2. Is it in the public interest to charge? If there is enough evidence to charge, the CPS then have to look at whether it is in the public interest to take the case to court. To do this they will have to ‘weigh up’ a number of factors. They have to balance the need to charge someone with a serious offence with other circumstances such as the age of the perpetrator (if he is very young for example) and the needs and wishes of the victim (if going to court would put so much pressure on the young person that their health was affected).

    The decision to charge is not therefore made by the young person themselves, although their views should be taken into account. The young person should be told of the CPS (or any police) decision within 24 hours either by phone or letter. If the young person disagrees with a decision not to charge a suspect they can request that it be reviewed. Further information about the victim’s right to review can be found in the Victim’s Code or here.

    Judicial Review of a charging decision

    It may also be possible to apply to the High Court for a judicial review of a decision of the police or CPS. This process involves a judge looking at whether or not the police or CPS followed correct procedures and their own policies, and examine whether the decision was made in a correct and fair way. The time limit for applying for judicial review is within 3 months of the decision being made. Legal aid may be available so it is important that any young person considering this gets legal advice as soon as possible.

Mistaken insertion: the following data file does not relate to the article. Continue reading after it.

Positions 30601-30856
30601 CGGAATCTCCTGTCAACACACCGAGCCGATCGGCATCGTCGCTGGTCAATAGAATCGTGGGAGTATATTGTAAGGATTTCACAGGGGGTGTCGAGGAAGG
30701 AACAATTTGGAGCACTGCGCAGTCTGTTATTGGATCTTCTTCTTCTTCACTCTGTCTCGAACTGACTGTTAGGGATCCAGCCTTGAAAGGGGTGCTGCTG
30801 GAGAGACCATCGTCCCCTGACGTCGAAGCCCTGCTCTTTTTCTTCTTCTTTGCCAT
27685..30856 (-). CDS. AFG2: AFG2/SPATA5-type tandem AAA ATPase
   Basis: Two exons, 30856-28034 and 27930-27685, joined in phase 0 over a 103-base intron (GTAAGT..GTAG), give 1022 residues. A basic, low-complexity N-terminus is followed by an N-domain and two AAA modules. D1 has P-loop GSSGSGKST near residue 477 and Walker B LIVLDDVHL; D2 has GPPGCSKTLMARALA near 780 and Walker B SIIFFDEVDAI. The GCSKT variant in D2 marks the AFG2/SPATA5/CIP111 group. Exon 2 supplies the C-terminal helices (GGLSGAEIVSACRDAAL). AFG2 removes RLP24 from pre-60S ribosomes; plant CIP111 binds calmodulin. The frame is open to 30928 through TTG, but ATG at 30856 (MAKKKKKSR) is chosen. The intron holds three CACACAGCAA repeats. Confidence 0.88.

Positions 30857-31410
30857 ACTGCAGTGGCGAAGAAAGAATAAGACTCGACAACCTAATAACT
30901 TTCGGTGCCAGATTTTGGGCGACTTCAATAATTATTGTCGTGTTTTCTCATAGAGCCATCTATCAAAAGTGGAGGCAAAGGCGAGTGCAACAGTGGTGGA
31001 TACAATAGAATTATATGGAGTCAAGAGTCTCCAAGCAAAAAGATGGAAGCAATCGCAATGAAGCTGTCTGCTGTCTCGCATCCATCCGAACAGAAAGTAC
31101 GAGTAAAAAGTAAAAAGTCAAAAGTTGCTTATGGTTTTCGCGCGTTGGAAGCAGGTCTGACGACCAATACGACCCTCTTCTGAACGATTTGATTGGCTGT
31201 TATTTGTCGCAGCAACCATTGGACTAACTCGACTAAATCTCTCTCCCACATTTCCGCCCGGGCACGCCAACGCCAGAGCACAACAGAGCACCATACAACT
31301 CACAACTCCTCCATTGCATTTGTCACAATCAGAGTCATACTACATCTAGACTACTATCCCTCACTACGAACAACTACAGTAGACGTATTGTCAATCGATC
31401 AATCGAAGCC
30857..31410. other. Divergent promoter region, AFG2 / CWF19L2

Pre-trial therapy

    A young person who has experienced violence might have been referred for counselling or other types of therapy before or after they reported to the police. Counselling and therapy notes are confidential unless and until a court order is obtained to disclose them. This is something that the police and CPS are aware of, and why it is possible the police will ask for a young person’s medical or therapy notes as part of the investigation. Guidance has been produced to clarify some of the issues raised by this. Provision of Therapy for a Child Witness Prior to a Criminal Trial ([2001] Department of Health) states that if relevant professionals responsible for a young person (e.g. medical professionals or social services) assess them as in need of therapy and court proceedings are a possibility, then therapy can begin or continue, even if this has an impact on evidence at the trial (although the emphasis is on carefully managed communication to ensure that this does not happen). What matters is the best interests of the young person.

    At trial

    If the perpetrator is charged he will be called ‘the defendant’ in court. He can be held in prison to await his court hearings, or he can be released on bail to attend court. If he is released on bail then there can be bail conditions imposed e.g. a noncontact condition with the young person. The young person will not usually be expected to go to court unless the defendant pleads ‘not guilty’ and there is a trial. Depending on a number of factors, including the nature and seriousness of the case and the age of the defendant the case could be heard in the magistrates’ court, the Crown Court or the youth court. Wherever the trial takes place the overall process is the same with the prosecution arguing that the defendant is responsible for the offence (with the young person giving evidence about what happened to them) and the defence arguing that this is not the case. In the Crown Court a jury decide whether or not a defendant is guilty, in the magistrates or youth court this decision is taken by the magistrates or a District Judge.

    To find a defendant guilty of an offence the Judges or jury have to be satisfied so they are sure that the defendant committed the offence.

    Giving evidence